Clopidogrel significantly reduced the rate of arterial thrombosis in a rat model of microvascular repair. The average bleeding time in the clopidogrel group was prolonged, suggesting that absorption and activation occurred. These preliminary data suggest a potential role for clopidogrel in select high-risk patients undergoing microvascular free tissue transfer.
Microvascular free tissue transfer revolutionized head and neck oncologic surgery. Lesions that were potentially unresectable owing to the resulting defect could now be reconstructed, returning both form and function. Free tissue transfer has the advantage of immediate reconstruction in a single-stage procedure. With increased experience, the current national success rate is approximately 94%.1- 3 The significant morbidity and possible mortality associated with flap failure encourages further improvements.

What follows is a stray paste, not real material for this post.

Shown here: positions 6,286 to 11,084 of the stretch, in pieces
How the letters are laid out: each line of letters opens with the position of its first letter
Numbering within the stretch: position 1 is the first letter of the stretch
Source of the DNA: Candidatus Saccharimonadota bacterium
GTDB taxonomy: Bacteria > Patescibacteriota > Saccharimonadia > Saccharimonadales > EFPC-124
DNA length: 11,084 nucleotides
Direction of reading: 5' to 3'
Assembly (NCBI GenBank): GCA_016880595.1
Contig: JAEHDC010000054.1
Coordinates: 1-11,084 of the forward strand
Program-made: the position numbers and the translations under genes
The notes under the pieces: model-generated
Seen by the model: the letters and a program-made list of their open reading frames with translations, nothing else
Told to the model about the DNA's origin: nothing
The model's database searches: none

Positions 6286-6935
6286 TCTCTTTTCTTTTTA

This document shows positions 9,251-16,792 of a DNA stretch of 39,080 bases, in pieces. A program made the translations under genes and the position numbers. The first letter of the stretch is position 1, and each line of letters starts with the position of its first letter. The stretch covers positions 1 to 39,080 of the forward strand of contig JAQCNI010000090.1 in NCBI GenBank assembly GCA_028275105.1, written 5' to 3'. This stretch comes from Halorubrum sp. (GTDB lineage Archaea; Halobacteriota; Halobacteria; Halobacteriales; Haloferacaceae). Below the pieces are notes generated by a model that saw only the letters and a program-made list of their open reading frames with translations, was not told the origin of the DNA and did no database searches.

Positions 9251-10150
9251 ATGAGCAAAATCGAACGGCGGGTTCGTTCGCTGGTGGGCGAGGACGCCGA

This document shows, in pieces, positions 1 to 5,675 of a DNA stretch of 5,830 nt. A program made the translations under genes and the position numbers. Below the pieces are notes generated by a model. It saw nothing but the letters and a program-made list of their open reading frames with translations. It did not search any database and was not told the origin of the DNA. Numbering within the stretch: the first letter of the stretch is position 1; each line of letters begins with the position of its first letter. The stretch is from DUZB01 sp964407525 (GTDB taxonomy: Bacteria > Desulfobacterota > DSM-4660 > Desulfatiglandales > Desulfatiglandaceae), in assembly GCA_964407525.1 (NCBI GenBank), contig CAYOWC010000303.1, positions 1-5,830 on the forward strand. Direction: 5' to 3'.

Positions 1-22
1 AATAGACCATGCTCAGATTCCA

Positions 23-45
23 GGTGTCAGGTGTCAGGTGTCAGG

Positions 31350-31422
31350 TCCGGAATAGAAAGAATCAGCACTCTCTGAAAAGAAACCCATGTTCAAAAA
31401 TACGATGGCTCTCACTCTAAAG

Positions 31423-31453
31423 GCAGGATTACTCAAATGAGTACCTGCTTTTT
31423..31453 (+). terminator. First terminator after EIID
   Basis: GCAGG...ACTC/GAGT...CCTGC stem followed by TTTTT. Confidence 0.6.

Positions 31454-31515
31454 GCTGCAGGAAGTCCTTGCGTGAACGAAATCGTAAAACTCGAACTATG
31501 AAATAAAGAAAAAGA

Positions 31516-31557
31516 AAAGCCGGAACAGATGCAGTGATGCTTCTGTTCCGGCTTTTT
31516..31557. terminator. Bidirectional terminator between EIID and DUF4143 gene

Most flap failures are attributable to thrombosis within the anastomotic vessels.4 Improvements in technique, pedicle geometry, and patient selection have lowered failure rates.5 In an effort to further increase success rates, surgeons have used a myriad of pharmacologic agents. The ideal agent would be effective, be easy to administer, have minimal adverse effects, and be of low cost. Currently, none of the commonly used agents (dextran, aspirin, or heparin) fulfill these criteria (Table 1).
Clopidogrel bisulfate (Plavix; Bristol-Myers Squibb/Sanofi Pharmaceuticals Partnership, New York, NY) is a relatively new oral antiplatelet agent that inhibits adenosine diphosphate– induced platelet activation by irreversibly antagonizing the binding of this potent agonist to its receptor. Clopidogrel has shown efficacy in preventing thrombosis in clinical settings. The Clopidogrel Versus Aspirin in Patients at Risk of Ischaemic Events (CAPRIE) study was a prospective, randomized, double-blind trial that showed the efficacy of clopidogrel in reducing the combined risk of ischemic stroke, myocardial infarction, or vascular death when compared with aspirin.6 Adverse effects of clopidogrel were fewer than with aspirin and were primarily gastrointestinal discomfort and hemorrhage.